This book represents the first international investigation of military recruitment advertising, public relations and propaganda. Comprised of eleven case studies that explore mobilisation work in Africa, the Americas, Asia and Europe, it covers more than a hundred years of recent history, with chapters on the First and Second World Wars, the Cold War, and the present day.
The book explores such promotion in countries both large and small, and in times of both war and peace, with readers gaining an insight into the different strategies and tactics used to motivate men, women and occasionally even children to serve and fight in many parts of the world. Readers will also learn about the crucial but little-known role of commercial advertising, public relations and media professionals in the production and distribution of recruitment promotion. This book, the first of its kind to be published, will explore that role, and in the process address two questions that are central to studies of media and conflict: how do militaries encourage civilians to join up, and are they successful in doing so?
It is a multi-disciplinary project intended for a diverse academic audience, including postgraduate students exploring aspects of war, propaganda and public opinion, and researchers working across the domains of history, communications studies, conflict studies, psychology, and philosophy.
Table of Contents
Introduction 1. Your Country(ies) Need You: The Case for a Global Analysis of Military Recruitment Promotion. 2. Your Media Need You! How Recruiters Use Advertising, Public Relations and Propaganda Part I: Recruitment in an Era of Total War 3. Why Africans in British Empire Territories Joined the Colours, 1914-1918. 4. National Aspirations against War Fatigue: Uses and Mechanisms of Mobilising Propaganda in World War I Greece. 5. Winning the battle to lose the war: The Call to Arms recruiting campaign in Australia 1916. 6. It takes a good woman to sell a good war: The use of women in World War One US propaganda posters. 7. 'A Place for Everyone, and Everyone Must Find the Right Place': Recruitment to British Civil Defence, 1937-44. Part II: Recruitment at a Time of Cold War 8. ‘It’s Like a Good School, Only Better’: Recruiting Boys to the British Armed Forces under the First Attlee Government, 1946-50. 9. Eastern Europe’s Reluctant Soldiers: Recruitment to the Armies of the Warsaw Pact, 1956-1991. 10. ‘The Army Just Sees Green’: Utopian Meritocracy, Diversity, and United States Army Recruitment in the 1970s. Part III: Recruitment in the Digital Age 11. Canadian Military Public Affairs and Recruitment in an Age of Social Media Platforms. 12. ‘Life is Wonderful because of the Military’: People’s Liberation Army Recruitment Campaigns in Contemporary China. 13. The Caliphate Wants You! Conflating Islam and Islamist Ideology in Islamic State of Iraq and Syria Recruitment Propaganda and Western Media Reporting. Conclusion 14. Narratives of Service, Sacrifice and Security: Reflecting on the Global Legacy of Military Recruitment Campaigns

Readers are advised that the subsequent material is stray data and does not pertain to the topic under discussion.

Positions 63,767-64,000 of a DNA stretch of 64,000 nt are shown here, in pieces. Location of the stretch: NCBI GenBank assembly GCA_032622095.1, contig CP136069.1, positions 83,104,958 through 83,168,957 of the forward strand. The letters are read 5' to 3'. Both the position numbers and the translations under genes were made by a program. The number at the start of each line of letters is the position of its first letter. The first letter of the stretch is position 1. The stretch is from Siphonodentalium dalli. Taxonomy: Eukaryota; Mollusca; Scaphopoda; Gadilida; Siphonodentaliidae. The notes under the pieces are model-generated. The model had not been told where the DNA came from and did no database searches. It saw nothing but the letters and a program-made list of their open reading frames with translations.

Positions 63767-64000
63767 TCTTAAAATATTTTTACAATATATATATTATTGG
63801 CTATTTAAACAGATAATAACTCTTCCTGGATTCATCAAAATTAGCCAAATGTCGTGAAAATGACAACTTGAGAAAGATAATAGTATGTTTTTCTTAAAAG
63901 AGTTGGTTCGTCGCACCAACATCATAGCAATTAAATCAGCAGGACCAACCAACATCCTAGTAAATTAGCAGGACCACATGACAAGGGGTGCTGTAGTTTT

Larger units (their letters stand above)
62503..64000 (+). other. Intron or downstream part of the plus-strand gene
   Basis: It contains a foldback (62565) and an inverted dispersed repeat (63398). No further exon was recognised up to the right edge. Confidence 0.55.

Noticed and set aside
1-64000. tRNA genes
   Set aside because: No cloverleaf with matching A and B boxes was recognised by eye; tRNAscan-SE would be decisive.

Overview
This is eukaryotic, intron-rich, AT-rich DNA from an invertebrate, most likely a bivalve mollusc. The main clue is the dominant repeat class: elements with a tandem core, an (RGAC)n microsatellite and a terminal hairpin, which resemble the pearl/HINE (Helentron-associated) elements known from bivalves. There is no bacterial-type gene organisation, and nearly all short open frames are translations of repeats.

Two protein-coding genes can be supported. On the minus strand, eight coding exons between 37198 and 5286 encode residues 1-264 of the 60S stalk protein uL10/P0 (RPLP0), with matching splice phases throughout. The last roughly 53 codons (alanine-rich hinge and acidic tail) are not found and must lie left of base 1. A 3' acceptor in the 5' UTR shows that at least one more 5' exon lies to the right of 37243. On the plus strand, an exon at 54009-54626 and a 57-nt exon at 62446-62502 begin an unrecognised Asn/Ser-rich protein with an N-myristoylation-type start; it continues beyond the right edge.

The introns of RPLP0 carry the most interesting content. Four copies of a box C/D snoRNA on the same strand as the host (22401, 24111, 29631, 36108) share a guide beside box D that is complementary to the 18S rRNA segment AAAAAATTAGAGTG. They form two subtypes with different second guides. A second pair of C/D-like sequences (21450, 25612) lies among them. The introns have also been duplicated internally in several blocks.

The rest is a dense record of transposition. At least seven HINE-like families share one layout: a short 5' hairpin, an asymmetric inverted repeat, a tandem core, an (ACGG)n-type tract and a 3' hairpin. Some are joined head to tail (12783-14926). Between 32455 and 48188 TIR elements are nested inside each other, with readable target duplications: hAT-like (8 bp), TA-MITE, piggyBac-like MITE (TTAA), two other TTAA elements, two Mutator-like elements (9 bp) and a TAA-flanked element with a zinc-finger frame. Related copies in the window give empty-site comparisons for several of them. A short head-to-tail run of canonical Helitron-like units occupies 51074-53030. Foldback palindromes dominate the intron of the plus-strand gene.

Brendan Maartens is Lecturer in Communication and Media at the University of Liverpool. He has published on various aspects of military recruitment promotion in Britain and Ireland, and has also written about the development of modern media management techniques. At the broadest level, he is interested in how governments and armed forces ‘sell’ themselves to ordinary citizens, and what role private enterprise (and advertising agencies and public relations firms in particular) play in such selling.
Thomas Bivins is the John L. Hulteng Chair in Media Ethics and the head of the Graduate Certificate Program in Communication Ethics in the School of Journalism and Communication at the University of Oregon. Before entering academia, he spent six years as a broadcast specialist in armed forces radio and television and has worked in advertising and corporate public relations and as a graphic designer and editorial cartoonist. He is the author of numerous research articles on media ethics and several college texts.